Record Details

NHER Number:37095
Type of record:Monument
Name:Lynford Middle Palaeolithic Site

Summary

Archaeological excavations here in 2002 recorded a palaeochannel containing in situ mammoth remains and associated Mousterian stone tools and debitage. The absence of comparable sites and the quality and quantity of the artefactual, faunal and environmental evidence make Lynford the most important Middle Palaeolithic site in Britain to date. A full report has been published (2012).

Images

  • The excavation of the Palaeolithic site at Lynford in 2002  © Norfolk Museums & Archaeology Service

Documents/files/web pages

Location

Grid Reference:TL 8240 9484
Map Sheet:TL89SW
Parish:STANFORD, BRECKLAND, NORFOLK

Full description

Work in the pits to the west of this site ceased in 1997. The quarry subsequently changed management and plans were put in place to open a new pit to the east. In March 2000 part of this area area was subject to an archaeological evaluation, the result of which and a subsequent excavation are recorded under NHER 35165. Several trenches were also excavated on the site of a partially preserved post-medieval floated water meadow that would be destroyed by the new quarry (see NHER 5090).

THE WATCHING BRIEF AND INITIAL DISCOVERIES

September 2001 - bone recovered from silt heap - initially though to be a human humerus but subsequently identified as a woolly rhinoceros fibula.
- then a broken handaxe, also from silt (the one noted below?).
- then worked timbers from channels just below the flood plain deposits.

12 Oct 2001 - Rhino fibula - organic clay
24 Oct 2001 - With P. Murphy.
11 Nov 2001 - Timbers in post-glacial Holocene upper level
6 March 2002 - Exposure of organic on east side + mammoth tuck.

Other finds recovered included a rolled Levaillois core. See drawing by J. J. Wymer (Sb) (reproduced in (Sc).

On several occasions between September 2000 and November 2001 the Lords were accompanied in their vists to the pit by (variously) J. J. Wymer, R. Shephard-Thorn and T. Hardaker. Several of these visits are noted in (Sa). The only find listed is a broken handaxe that was found by V. Lord on 12 October 2001. The J. J. Wymer Archive (British Museum) was however found to contain drawings and sketches of several objects that had been recovered at Lynford (almost certainly in this pit) by T. Hardaker in July 2001. These finds include two 'Kombewa type' cores (Sd) (Se) and a flake with facetted platform (Sf), these recorded as having been found on chalk at the base of the gravel.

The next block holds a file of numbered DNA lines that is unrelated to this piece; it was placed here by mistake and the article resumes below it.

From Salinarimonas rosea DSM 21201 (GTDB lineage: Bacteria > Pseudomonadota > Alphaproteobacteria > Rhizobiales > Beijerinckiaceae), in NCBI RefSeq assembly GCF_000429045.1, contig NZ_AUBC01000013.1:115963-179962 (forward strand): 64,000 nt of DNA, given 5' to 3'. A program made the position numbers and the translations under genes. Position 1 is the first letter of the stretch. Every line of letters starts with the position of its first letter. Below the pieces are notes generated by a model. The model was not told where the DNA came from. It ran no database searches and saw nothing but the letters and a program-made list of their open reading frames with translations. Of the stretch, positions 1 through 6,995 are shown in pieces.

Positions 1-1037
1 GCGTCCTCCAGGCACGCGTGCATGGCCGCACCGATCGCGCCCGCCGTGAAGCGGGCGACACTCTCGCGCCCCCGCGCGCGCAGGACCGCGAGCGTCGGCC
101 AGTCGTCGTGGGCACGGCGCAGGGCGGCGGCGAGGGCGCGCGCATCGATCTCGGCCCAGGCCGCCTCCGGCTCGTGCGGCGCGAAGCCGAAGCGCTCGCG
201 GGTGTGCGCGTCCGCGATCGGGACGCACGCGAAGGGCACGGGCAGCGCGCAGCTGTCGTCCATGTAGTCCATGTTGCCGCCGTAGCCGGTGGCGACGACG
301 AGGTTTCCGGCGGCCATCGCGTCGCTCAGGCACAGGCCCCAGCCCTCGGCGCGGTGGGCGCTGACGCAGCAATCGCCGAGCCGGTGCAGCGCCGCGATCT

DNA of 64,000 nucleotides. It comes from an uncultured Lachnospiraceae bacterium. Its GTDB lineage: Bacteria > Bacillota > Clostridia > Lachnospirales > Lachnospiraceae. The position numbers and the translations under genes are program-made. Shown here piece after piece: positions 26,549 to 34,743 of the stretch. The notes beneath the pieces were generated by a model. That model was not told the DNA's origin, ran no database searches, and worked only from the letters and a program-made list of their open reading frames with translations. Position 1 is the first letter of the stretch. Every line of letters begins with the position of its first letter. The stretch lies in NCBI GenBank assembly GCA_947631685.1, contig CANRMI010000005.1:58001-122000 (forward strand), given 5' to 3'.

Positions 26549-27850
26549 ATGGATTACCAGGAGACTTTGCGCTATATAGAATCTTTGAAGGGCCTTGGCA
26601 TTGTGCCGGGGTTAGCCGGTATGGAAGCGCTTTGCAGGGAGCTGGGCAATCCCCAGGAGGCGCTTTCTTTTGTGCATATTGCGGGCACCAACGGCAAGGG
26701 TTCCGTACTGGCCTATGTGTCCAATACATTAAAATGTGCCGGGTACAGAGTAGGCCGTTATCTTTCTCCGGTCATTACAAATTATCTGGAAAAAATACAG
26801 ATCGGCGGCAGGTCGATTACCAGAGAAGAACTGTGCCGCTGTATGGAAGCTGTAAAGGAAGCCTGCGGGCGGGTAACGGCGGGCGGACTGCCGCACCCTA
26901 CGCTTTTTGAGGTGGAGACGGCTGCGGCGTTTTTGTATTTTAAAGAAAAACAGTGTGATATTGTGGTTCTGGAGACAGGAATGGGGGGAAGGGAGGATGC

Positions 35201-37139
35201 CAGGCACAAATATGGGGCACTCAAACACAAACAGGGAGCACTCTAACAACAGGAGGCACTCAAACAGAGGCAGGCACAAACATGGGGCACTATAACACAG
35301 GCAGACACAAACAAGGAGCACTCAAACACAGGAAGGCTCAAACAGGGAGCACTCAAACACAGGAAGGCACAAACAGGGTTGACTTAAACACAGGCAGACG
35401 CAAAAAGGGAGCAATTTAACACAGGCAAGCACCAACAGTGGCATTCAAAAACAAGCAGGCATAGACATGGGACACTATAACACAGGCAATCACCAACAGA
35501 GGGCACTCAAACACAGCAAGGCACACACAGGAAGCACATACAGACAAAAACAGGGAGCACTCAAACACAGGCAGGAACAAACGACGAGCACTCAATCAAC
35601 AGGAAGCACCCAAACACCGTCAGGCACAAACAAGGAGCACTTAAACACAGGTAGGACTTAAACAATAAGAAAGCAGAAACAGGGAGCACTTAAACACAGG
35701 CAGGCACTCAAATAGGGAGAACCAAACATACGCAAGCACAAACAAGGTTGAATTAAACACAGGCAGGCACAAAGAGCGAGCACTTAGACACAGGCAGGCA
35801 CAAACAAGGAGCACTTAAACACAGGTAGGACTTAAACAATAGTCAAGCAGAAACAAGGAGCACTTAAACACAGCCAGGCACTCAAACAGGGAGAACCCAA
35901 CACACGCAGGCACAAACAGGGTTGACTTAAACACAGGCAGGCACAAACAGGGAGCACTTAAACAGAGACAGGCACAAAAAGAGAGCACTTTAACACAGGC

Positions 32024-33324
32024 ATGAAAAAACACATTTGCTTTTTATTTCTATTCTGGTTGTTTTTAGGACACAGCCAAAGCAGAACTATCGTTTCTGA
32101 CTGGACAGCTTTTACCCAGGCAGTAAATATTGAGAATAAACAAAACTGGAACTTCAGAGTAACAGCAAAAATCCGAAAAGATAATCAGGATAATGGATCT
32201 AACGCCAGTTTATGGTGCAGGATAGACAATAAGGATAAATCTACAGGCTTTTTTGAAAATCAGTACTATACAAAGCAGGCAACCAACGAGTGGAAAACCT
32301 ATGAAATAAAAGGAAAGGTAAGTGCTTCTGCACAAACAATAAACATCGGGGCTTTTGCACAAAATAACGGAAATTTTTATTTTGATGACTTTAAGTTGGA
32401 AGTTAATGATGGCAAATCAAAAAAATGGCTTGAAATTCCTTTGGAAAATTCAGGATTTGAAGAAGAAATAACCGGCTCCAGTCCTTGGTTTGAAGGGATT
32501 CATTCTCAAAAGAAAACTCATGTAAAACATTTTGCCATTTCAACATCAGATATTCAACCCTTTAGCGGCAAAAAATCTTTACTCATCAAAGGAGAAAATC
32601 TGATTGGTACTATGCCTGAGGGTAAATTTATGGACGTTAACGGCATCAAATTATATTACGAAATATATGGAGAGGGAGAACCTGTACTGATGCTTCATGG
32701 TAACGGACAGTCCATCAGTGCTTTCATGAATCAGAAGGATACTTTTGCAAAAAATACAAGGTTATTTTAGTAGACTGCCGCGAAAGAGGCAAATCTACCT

February-March 2002.
Organic deposits exposed . The site was visited by J. J. Wymer and M. Woolnough on 6 March 2002 and the section examined and samples taken. An unrolled blade-flake and a small but definate thinning flake were found amongst the many small natural pieces of black flint present. Numerous small fragments of skull and mandible were also recovered. These finds were subsequently given to the NAU. Infromation from (Sa).

February - March 2002. Watching Brief.
An archaeological watching brief at Lynford Quarry, Mundford, Norfolk revealed a relic Middle Devensian palaeochannel with a dark organic fill containing in situ mammoth remains and associated Mousterian stone tools and debitage buried under two to three metres of bedded sands and gravels.
See (S1) for further details.
See also (S5).
S. Howard (NLA), 11 March 2010.

April - September 2002. NAU excavation of mammoth site. Excavation area 20m east-west by 13m north-south.
Palaeochannel containing in situ mammoth remains and associated Mousterian stone tools and debitage buried under 2-3m of bedded sands and gravels.
The absence of comparable sites and the quality and quantity of the artefactual, faunal and environmental evidence make Lynford the most important Middle Palaeolithic site in Britain to date.
See digital copy of (S1), offprint of (S2) and press cutting (S3) in file.
See also (S5).
J. Allen (NLA) 24 November 2004.

See (S4) in file.
J. Allen (NLA) 31 May 2005.

2012. Full report published (S6)(S7).

Lynford Quarry is nationally and internationally significant - no such well-preserved Neanderthal location exists anywhere else in the UK. It is a key record of the lives of Neanderthals and the evolution of ancient lifestyles, and looks at the relationship between the mammoth and the Neanderthal, and the question of whether the mammoths were hunted or died naturally.

In spring 2002 mammoth bones and associated Mousterian stone tools were found in situ at Lynford Quarry, near Munford village, Norfolk, UK. The finds were within the organic sediments of a palaeochannel.

Excavation was undertaken with support from Ayton Asphalte, the quarry owners, and English Heritage, funded through the Aggregates Levy Sustainability Fund (ASLF). These finds are a rare example of British Middle Palaeolithic tools, associated with the Neanderthal occupation of what was then a peninsula of north-west Europe. The excavation recovered exceptionally well-preserved archaeological and palaeoenvironmental information.